John Updike, in his preface to this Everyman's Library edition of this collection of Welsh tales, calls The Mabinogion a "caravan of marvels," which is both true and not quite true enough. First transcribed in the Middle Ages, these stories are part of an ancient oral tradition that stretches back to the dawn of the Celtic world, and while not quite myths, they are definitely legends. They describe a world of brave queens, bloody warriors, dragons, a cauldron that can restore dead men to life, a prince who made his lady love out of flowers, a mother accused of eating her own son, a king so mighty his army used him as a bridge to cross a river. Marvelous, yes, but also brutal, primal and oddly powerful because this epic, while not as familiar to us as Greek and Norse myth, turns out to feel not so strange after all, entwined as it is around the deepest roots of the language we speak and the culture it was born from. Laura Miller, Salon.com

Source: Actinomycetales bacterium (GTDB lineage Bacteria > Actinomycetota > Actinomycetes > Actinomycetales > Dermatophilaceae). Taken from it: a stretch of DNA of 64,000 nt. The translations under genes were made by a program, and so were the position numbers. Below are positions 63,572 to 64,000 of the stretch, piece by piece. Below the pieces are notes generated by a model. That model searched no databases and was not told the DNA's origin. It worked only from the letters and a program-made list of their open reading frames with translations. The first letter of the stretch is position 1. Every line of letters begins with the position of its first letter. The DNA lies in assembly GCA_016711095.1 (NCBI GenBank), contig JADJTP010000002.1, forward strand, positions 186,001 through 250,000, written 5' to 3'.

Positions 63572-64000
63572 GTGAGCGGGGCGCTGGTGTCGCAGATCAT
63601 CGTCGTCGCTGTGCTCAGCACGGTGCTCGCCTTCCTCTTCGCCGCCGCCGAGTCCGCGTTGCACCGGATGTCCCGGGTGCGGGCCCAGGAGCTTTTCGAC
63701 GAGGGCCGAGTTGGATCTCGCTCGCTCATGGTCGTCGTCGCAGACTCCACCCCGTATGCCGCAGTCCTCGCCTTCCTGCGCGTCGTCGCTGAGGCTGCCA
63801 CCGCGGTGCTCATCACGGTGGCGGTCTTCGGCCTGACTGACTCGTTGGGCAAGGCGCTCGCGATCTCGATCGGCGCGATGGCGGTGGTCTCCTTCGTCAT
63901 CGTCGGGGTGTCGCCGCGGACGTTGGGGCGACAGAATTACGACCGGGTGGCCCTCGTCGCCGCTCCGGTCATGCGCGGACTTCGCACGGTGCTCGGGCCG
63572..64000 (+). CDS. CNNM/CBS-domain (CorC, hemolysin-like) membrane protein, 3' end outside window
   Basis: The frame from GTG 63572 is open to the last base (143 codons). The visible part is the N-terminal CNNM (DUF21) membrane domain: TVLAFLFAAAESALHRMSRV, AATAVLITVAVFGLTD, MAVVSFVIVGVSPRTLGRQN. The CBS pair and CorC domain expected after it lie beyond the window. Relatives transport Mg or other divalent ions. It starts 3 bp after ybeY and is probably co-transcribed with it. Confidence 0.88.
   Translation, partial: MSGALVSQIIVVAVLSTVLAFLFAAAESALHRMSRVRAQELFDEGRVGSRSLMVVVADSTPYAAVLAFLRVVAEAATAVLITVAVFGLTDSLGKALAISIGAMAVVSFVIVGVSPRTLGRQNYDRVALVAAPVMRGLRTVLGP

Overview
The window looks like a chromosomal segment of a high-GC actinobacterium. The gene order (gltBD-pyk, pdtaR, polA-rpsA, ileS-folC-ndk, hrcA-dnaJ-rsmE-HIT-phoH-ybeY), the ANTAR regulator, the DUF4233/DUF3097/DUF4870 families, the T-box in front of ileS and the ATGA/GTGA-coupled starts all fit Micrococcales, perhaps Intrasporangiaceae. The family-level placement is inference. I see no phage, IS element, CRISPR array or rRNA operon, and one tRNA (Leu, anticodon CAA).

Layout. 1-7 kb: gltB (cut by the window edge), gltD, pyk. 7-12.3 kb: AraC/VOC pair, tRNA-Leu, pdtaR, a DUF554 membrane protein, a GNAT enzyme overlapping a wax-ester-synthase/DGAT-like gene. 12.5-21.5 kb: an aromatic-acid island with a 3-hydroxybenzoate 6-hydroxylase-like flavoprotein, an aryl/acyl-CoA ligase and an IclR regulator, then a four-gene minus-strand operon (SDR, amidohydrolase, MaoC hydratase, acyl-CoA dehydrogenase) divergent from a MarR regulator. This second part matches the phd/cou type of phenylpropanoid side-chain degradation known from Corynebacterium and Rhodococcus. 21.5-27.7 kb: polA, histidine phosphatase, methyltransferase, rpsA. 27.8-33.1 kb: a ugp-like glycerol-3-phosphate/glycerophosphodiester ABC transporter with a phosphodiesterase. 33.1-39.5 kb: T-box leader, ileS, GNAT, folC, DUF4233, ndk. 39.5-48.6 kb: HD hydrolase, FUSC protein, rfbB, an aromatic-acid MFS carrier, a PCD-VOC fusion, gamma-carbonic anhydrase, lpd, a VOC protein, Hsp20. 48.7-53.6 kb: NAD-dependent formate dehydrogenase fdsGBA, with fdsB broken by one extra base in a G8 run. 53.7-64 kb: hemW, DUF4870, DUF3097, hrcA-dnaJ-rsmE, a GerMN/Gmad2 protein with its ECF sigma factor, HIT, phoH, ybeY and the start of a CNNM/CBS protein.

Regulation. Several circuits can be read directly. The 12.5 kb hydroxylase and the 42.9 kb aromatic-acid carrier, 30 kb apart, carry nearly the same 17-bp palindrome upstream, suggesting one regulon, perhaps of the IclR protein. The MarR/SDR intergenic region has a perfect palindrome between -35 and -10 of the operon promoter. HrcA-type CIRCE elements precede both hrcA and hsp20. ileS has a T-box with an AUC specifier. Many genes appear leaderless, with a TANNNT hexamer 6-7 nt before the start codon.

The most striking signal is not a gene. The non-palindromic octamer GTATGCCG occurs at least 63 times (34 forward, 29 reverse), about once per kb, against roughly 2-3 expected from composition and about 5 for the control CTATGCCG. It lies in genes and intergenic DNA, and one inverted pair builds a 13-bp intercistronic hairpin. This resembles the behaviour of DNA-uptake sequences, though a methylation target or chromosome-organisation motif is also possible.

Synopsis:

The 11 stories of The Mabinogion, first assembled on paper in the 14th century, reach far back into the earlier oral traditions of Celtic storytelling. Closely linked to the Arthurian legends — King Arthur himself is a character — they summon up a world of mystery and magic that is still evoked by the Welsh and Irish landscapes they so vividly describe. Mingling fantasy with tales of chivalry, these stories not only prefigure the later medieval romances but also stand on their own as magnificent evocations of a golden age of Celtic civilization.